although i hope they have updated it since 2004 when i passed it on to them......

    some mileages may have changed a touch.....
    Are you talking about the 900 miler club spreadsheet? Link: http://900miler.smhclub.org/900%20Mi...preadsheet.pdf

    It looks like this spreadsheet was updated as recently as 2018 with the GSMNP $1 map, which in turn looks to have been updated July 2019. Link: https://www.nps.gov/grsm/planyourvis...p_JULY19-4.pdf

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    Are you talking about the 900 miler club spreadsheet? Link: http://900miler.smhclub.org/900%20Mi...preadsheet.pdf



    yeah.....

    i put together that spreadsheet back in 2003...


    and i should state---when i said i "created it for the Park"----I meant a spreadsheet of the trails in the Park.......i didnt make it for the
    Park Service...

    I created that spreadsheet when I had a job that was awful so i spent a day doing the spreadsheet instead of working but billed them for it..

    I did it mainly for myself as i had a paper log that i was keeping to show how much park mileage i had completed....

    and with the paper log, after each new hike, i would do the math and them figure out what percentage i was done....

    and the job that i was at when i created this spreadsheet----i had to take when i was 75% done with the 900 but new job
    meant i had to move away....

    and then at one of the wilderness wildlife week's that pigeon forge held, i talked to this gentleman and we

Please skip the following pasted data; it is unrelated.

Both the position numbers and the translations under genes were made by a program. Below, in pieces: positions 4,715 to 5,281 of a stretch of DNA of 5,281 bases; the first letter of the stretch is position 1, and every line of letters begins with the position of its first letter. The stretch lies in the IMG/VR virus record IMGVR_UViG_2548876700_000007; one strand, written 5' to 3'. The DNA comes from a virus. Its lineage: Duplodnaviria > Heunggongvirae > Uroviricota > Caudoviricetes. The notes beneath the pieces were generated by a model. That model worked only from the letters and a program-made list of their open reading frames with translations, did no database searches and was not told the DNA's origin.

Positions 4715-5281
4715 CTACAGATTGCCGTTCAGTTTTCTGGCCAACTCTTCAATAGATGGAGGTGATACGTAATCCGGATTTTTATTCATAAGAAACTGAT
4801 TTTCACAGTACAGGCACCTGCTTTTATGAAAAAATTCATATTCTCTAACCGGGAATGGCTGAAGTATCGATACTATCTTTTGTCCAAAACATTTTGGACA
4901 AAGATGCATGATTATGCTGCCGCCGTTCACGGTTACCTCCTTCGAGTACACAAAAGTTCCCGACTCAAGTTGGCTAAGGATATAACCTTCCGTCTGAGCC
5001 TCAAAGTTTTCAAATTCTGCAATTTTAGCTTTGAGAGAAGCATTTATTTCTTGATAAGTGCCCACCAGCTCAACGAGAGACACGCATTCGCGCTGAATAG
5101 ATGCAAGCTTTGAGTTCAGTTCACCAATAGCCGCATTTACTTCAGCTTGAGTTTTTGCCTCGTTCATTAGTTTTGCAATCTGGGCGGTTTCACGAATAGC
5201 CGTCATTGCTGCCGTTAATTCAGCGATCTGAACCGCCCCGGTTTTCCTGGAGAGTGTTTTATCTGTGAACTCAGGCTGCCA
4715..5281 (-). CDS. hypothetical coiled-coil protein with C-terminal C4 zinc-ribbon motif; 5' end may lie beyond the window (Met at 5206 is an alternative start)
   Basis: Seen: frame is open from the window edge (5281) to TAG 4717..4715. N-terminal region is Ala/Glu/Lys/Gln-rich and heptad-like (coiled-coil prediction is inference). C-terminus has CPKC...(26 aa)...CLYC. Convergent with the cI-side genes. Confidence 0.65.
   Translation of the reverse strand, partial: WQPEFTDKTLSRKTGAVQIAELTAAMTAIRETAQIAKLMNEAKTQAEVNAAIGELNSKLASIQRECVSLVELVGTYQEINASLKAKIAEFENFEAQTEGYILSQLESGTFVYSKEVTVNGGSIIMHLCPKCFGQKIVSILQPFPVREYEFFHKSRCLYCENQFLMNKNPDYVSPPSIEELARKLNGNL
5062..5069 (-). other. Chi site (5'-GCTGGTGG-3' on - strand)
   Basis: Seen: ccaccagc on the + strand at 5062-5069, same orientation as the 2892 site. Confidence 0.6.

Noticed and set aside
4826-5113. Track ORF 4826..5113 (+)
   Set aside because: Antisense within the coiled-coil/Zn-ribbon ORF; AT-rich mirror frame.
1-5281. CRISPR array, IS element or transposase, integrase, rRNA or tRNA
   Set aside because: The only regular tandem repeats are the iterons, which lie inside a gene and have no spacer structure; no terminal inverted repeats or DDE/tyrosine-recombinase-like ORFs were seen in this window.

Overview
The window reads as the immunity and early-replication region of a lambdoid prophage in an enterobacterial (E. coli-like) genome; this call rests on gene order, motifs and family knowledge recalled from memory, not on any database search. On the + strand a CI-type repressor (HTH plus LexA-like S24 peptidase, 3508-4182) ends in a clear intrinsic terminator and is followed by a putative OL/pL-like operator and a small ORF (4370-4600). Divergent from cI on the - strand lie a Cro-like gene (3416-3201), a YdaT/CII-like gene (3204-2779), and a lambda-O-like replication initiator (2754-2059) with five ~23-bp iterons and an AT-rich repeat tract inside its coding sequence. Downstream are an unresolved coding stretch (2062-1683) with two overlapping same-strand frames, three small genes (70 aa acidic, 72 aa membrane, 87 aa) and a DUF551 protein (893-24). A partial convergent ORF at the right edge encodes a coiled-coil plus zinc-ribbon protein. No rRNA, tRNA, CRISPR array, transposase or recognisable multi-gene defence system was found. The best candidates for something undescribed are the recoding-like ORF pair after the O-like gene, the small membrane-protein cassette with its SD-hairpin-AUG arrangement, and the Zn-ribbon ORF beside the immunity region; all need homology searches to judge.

were just discussing trails and what not..

    told him that i had create this spreadsheet to keep track of mileage and if he wanted it, i would email it to him...

    so i did...

    i also said to pass it on to others that might find it useful........

    and he was some sort of officer for the smoky mountain hiking club so he passed it on and one day i noticed it up
    on the webpage....

    i just find it funny that it has become very useful for people doing the 900.....

    but, the caveat i always say is that i have not updated it since right before i completed my 900...

    i just didnt have a need to as i moved on to hiking in other areas than the Park...


    its good that it was updated and they have tweaked it a little...


    what i did to compile it was just use the brown book and each trail listing was its one entry...

    and then for longer trails like the AT, in the brown book is was separated in chunks so i did likewise..........


    i hope people have found it useful....